DRV8825 Stepper Motor Driver Carrier, High Current
£14.39 inc VAT
Original price £11.99 - Original price £11.99
£11.99 - £11.99
Current price £11.99ex VAT
Pololu item #: 2132
The DRV8825 stepper motor driver carrier is a breakout board for TI’s DRV8825 microstepping bipolar stepper motor driver. The module has a pinout and interface that are nearly identical to those of our A4988 stepper motor driver carriers, so it can be used as a higher-performance drop-in replacement for those boards in many applications. The DRV8825 features adjustable current limiting, overcurrent and overtemperature protection, and six microstep resolutions (down to 1/32-step). It operates from 8.2 – 45 V and can deliver up to approximately 1.5 A per phase without a heat sink or forced air flow (rated for up to 2.2 A per coil with sufficient additional cooling).
Each pulse to the STEP input corresponds to one microstep of the stepper motor in the direction selected by the DIR pin. These inputs are both pulled low by default through internal 100kΩ pull-down resistors. If you just want rotation in a single direction, you can leave DIR disconnected.
The chip has three different inputs for controlling its power states: RESET, SLEEP, and ENBL. For details about these power states, see the datasheet. Please note that the SLEEP pin is pulled low by default through a 1MΩ pull-down resistor, and the RESET and ENBL pins are both pulled low by default through internal 100kΩ pull-down resistors. This means that RESET and SLEEP will be preventing the driver from operating if left disconnected. Both of these pins must be pulled high to enable the driver (they can be connected directly to a logic “high” voltage between 2.2 and 5.25 V, or they can be dynamically controlled via connections to digital outputs of an MCU). The default state of the ENBL pin is to enable the driver, so this pin can be left disconnected.
The DRV8825 also features a FAULT output that drives low whenever the H-bridge FETs are disabled as the result of over-current protection or thermal shutdown. Otherwise, the pin is floating, so you will need to use a pull-up resistor to give it a default high state if you want to use this pin. Note that there is a 1.5k protection resistor in series with the pin that you should take into account when selecting your pull-up resistor (i.e. it should probably be at least 10k). This 1.5k series resistor means it is safe to connect this pin to a logic high voltage, as might happen if you use this board in a system designed for the pin-compatible A4988 carrier.
To achieve high step rates, the motor supply is typically much higher than would be permissible without active current limiting. For instance, a typical stepper motor might have a maximum current rating of 1 A with a 5Ω coil resistance, which would indicate a maximum motor supply of 5 V. Using such a motor with 12 V would allow higher step rates, but the current must actively be limited to under 1 A to prevent damage to the motor.
The DRV8825 supports such active current limiting, and the trimmer potentiometer on the board can be used to set the current limit. One way to set the current limit is to put the driver into full-step mode and to measure the current running through a single motor coil without clocking the STEP input. The measured current will be 0.7 times the current limit (since both coils are always on and limited to approximately 70% of the current limit setting in full-step mode).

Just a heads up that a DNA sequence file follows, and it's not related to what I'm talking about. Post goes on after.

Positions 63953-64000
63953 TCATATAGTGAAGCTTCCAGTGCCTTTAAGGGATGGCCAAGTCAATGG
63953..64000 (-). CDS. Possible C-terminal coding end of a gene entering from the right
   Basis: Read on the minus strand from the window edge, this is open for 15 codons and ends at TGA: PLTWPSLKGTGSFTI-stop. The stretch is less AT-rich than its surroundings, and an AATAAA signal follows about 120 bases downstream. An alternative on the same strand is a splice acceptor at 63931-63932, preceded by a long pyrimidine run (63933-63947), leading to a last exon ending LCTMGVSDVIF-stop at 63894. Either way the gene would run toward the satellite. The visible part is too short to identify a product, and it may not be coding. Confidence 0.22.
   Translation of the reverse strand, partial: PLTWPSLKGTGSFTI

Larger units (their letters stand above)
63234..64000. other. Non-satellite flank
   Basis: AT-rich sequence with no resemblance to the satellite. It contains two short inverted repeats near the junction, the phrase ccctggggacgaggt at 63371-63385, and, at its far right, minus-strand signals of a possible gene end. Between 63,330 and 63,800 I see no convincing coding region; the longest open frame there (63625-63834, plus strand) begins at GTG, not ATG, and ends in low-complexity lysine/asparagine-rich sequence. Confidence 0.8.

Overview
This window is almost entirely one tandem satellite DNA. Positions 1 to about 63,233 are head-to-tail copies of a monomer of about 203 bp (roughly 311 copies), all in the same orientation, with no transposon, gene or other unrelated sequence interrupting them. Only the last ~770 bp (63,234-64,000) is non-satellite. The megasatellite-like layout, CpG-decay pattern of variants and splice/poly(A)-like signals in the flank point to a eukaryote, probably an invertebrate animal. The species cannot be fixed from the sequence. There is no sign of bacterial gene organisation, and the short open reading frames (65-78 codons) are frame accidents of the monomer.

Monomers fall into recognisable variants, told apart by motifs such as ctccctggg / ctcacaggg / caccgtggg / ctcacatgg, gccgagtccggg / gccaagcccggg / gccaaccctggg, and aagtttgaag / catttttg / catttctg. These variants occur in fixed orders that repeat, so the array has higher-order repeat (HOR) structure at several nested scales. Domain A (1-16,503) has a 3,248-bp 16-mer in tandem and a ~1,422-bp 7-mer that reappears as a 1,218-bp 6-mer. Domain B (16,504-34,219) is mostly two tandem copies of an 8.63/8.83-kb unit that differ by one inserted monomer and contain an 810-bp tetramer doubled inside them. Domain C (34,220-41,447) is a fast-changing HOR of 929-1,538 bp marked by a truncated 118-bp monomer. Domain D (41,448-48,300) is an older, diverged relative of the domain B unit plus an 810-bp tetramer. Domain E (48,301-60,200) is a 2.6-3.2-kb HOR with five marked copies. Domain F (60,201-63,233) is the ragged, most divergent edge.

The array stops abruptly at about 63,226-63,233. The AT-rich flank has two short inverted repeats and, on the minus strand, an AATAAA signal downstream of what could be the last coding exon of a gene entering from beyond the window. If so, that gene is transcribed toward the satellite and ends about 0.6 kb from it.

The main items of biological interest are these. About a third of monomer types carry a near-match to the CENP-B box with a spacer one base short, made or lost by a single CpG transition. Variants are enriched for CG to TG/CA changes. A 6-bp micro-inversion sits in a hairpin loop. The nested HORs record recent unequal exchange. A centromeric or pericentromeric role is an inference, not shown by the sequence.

Another way to set the current limit is to measure the voltage on the “ref” pin and to calculate the resulting current limit (the current sense resistors are 0.100Ω). The ref pin voltage is accessible on a via that is circled on the bottom silkscreen of the circuit board. The current limit relates to the reference voltage as follows:
Current Limit = VREF * 2
So, for example, if the reference voltage is 0.5 V, the current limit is 1 A. As mentioned above, in full step mode, the current through the coils is limited to 70% of the current limit, so to get a full-step coil current of 1.5 A, the current limit should be 1.5 A/0.7=2.1 A, which corresponds to a VREF of 2.1 A/2=1.05 V. See the DRV8825 datasheet for more information.
Note: The coil current can be very different from the power supply current, so you should not use the current measured at the power supply to set the current limit. The appropriate place to put your current meter is in series with one of your stepper motor coils.
Power dissipation considerations
The DRV8825 driver IC has a maximum current rating of 2.5 A per coil, but the current sense resistors further limit the maximum current to 2.2 A, and the actual current you can deliver depends on how well you can keep the IC cool. The carrier’s printed circuit board is designed to draw heat out of the IC, but to supply more than approximately 1.5 A per coil, a heat sink or other cooling method is required.
This product can get hot enough to burn you long before the chip overheats. Take care when handling this product and other components connected to it.
Please note that measuring the current draw at the power supply will generally not provide an accurate measure of the coil current. Since the input voltage to the driver can be significantly higher than the coil voltage, the measured current on the power supply can be quite a bit lower than the coil current (the driver and coil basically act like a switching step-down power supply). Also, if the supply voltage is very high compared to what the motor needs to achieve the set current, the duty cycle will be very low, which also leads to significant differences between average and RMS currents. Additionally, please note that the coil current is a function of the set current limit, but it does not necessarily equal the current limit setting. For example, in full-step mode, the coil current is internally limited to 70% of the set maximum, so you would set the current limit to around 2.1 A to get a coil current of 1.5 A.